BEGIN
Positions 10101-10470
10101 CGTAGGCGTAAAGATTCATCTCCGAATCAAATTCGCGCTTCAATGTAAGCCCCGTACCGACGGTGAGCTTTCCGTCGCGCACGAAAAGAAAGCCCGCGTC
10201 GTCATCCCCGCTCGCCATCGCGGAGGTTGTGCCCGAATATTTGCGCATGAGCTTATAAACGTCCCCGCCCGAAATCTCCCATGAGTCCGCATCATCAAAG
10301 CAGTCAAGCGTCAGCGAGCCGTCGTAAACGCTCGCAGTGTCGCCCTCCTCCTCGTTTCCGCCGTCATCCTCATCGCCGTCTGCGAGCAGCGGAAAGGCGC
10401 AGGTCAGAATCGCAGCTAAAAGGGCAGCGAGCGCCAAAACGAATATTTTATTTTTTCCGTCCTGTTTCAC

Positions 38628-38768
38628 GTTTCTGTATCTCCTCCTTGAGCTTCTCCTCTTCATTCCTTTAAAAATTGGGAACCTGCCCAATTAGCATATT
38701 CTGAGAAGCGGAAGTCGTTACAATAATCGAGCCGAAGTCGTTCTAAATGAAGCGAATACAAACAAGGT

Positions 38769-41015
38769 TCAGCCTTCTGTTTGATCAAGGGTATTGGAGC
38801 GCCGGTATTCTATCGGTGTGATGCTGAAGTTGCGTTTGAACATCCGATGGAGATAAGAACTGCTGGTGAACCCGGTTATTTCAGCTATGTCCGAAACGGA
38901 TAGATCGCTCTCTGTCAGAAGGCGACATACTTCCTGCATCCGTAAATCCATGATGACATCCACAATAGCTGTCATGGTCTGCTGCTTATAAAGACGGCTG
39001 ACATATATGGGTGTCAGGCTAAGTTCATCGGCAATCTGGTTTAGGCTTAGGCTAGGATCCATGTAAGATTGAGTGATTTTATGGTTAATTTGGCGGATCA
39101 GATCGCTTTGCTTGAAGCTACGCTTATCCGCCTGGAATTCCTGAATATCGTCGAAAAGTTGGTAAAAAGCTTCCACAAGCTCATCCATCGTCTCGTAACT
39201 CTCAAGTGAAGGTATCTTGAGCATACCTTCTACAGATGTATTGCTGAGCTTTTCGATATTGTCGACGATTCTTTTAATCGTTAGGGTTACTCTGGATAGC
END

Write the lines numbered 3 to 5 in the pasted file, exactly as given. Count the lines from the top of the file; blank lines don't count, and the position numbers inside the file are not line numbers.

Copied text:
10201 GTCATCCCCGCTCGCCATCGCGGAGGTTGTGCCCGAATATTTGCGCATGAGCTTATAAACGTCCCCGCCCGAAATCTCCCATGAGTCCGCATCATCAAAG
10301 CAGTCAAGCGTCAGCGAGCCGTCGTAAACGCTCGCAGTGTCGCCCTCCTCCTCGTTTCCGCCGTCATCCTCATCGCCGTCTGCGAGCAGCGGAAAGGCGC
10401 AGGTCAGAATCGCAGCTAAAAGGGCAGCGAGCGCCAAAACGAATATTTTATTTTTTCCGTCCTGTTTCAC